At the two latter gatherings in particular, these LGBT leaders described the risks they faced in their daily lives and the rejection they endured from their churches. After the meeting in Kenya, a Kenyan participant posted video on Facebook of police raiding a club where she and her friends gathered. After Ghana, a few participants sent us video of one of their friends being beaten on the streets.

The Episcopal Church makes much of how we “talk across differences” about LGBT issues. The Anglican Communion has begun to follow suit. The phrase “despite our deep divisions” or something similar appears in almost every story about the Lambeth Conference. But in the communion, “talking across differences" usually involves LGBT-aligned bishops who are at no earthly risk for stating their views talking with anti-LGBT bishops who are at no earthly risk for stating theirs.

There is, however, is a more profound division in the communion.

It is between those who are at risk of having the sh*t beaten out of them for loving whom they love, and those who are not. And until the Anglican Communion “talks across” that difference, it is complicit in the persecution of faithful queer Christians, and worse than that, it is complicit by design.

We cannot live into the aspiration to be God's Church for God's World unless and until we repent of the sin of heterosexism and both recognize and celebrate God's LGBTQ beloved who are part of God's World and entitled to full and equal claim on the love, care and pastoral support of God's Church offered every other member of our human family.

Thank you, Jim Naughton for your tireless advocacy in this ongoing work of calling the church to continue to become the best it can be: refusing to settle for it at least not being as bad as it was. 

La lucha continua -- the struggle continues. Nevertheless, we persist.


Sunday, August 07, 2022

A Sermon for Proper 14C: Of Treasure Hunts and Vin Scully and 20 Years of Claiming the Blessing

I bid your indulgence this morning by beginning with this favorite prayer of mine.*

·      God of the stand-up triple, the backdoor slider, the stolen base and the 3-6-3, we thank you for the ordered enchantments of the game of baseball.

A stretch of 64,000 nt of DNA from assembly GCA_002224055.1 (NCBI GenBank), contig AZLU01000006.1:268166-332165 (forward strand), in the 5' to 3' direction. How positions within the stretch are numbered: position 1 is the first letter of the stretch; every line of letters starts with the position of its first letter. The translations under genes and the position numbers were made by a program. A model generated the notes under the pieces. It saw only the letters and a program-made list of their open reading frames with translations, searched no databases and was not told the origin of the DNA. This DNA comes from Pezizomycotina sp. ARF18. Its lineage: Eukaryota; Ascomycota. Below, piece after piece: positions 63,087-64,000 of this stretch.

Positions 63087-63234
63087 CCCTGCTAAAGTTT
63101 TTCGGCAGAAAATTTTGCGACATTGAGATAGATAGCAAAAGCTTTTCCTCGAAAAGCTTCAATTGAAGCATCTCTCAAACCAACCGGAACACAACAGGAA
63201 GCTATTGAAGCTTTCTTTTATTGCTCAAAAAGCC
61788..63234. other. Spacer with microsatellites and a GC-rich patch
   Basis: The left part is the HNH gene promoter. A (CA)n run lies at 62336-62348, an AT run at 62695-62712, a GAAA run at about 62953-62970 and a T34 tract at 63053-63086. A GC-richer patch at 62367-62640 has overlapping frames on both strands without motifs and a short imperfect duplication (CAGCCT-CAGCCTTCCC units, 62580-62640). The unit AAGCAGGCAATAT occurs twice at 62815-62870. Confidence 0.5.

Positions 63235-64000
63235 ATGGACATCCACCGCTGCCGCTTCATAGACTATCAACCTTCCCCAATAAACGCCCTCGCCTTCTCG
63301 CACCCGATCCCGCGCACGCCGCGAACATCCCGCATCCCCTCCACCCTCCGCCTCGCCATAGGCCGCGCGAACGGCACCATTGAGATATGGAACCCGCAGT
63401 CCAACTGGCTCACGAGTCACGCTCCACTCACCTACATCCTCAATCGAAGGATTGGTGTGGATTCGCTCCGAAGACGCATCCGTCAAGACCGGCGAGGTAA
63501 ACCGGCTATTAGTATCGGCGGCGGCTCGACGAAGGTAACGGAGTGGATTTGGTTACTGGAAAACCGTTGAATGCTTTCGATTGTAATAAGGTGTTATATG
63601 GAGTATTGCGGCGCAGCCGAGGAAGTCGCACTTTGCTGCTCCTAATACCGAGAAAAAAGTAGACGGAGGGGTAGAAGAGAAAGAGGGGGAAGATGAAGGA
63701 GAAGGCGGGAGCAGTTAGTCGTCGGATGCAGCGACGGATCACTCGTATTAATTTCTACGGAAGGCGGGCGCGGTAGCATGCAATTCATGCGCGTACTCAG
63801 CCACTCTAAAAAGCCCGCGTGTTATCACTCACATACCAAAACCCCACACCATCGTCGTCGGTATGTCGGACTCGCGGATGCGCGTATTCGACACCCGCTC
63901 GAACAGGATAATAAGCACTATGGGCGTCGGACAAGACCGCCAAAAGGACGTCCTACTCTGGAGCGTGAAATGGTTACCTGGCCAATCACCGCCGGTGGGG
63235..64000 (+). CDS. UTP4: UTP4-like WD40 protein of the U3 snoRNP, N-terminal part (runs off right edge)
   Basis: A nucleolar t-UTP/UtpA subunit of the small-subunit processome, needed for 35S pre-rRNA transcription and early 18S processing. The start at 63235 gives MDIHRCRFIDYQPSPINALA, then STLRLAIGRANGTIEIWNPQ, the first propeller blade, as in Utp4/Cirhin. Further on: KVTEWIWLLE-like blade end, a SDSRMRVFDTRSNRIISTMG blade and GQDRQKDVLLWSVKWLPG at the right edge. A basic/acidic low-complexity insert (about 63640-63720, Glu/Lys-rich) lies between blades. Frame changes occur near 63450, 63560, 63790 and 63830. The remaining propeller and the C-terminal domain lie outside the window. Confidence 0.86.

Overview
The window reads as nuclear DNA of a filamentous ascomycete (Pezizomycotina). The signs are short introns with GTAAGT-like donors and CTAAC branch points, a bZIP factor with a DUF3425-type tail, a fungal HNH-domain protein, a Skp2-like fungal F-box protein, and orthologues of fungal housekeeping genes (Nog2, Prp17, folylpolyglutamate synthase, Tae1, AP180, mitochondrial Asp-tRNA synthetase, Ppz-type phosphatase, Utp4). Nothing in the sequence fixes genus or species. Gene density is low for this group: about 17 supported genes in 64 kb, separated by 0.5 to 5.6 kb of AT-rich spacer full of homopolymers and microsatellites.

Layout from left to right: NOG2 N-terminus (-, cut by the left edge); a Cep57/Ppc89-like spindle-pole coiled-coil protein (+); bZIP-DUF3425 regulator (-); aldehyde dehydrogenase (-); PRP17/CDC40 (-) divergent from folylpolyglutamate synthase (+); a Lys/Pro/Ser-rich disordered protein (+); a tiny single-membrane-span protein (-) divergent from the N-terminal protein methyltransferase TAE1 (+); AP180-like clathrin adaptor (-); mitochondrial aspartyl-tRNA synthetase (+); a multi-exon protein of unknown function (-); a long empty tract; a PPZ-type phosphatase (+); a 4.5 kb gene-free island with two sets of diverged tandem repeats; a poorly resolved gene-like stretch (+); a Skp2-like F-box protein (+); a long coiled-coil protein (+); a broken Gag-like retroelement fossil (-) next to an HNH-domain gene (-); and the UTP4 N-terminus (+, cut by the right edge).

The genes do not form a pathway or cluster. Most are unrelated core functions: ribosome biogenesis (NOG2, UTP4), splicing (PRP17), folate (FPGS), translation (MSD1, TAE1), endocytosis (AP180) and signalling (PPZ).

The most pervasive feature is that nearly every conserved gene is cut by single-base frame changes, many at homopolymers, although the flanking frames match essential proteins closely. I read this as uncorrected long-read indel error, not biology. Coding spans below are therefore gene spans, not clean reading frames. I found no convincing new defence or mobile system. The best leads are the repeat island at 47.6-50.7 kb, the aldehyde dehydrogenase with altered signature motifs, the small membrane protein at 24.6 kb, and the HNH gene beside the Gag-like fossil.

·      For the snap of a split-finger fastball in a catcher’s mitt and the arc of a white ball against a blue sky, we praise you.

·      For the green of the grass and the throat of the crowd, we glorify you.

·      For the grace and grit, the speed and strength, the skill and savvy of those who take the field, we give you thanks.

·      Shower your blessings like so many free agent contracts upon those who play, those who coach and those who cheer.

·      Exalt with us when we knock in the winning run, comfort us when we muff an easy grounder, befriend us when the hour is late and the game on the radio is our only company. 

·      Creator God, teach us to play fair; to cheer excellence whomever exhibits it, and to root for teams worthy of our affections. And keep us ever mindful that no matter what the umpire says, in your love, we are always safe at home. Amen.

I grew up on baseball. My dad was a lifelong Dodger fan who believed it was an outward and visible sign of the inherent goodness of the universe that the Dodgers moved to L.A. after he came west from New York looking for work during the Great Depression. The voice of Vin Scully was literally the soundtrack of every summer of my life until he retired – after 67 years of broadcasting the ups and downs of the Boys in Blue. And I know from the outpouring of responses to his death this week at the age of 94 that my story is the story of countless others for whom Vinnie was not just a voice on the radio but a friend and a companion on the journey – not just through the baseball season but through life.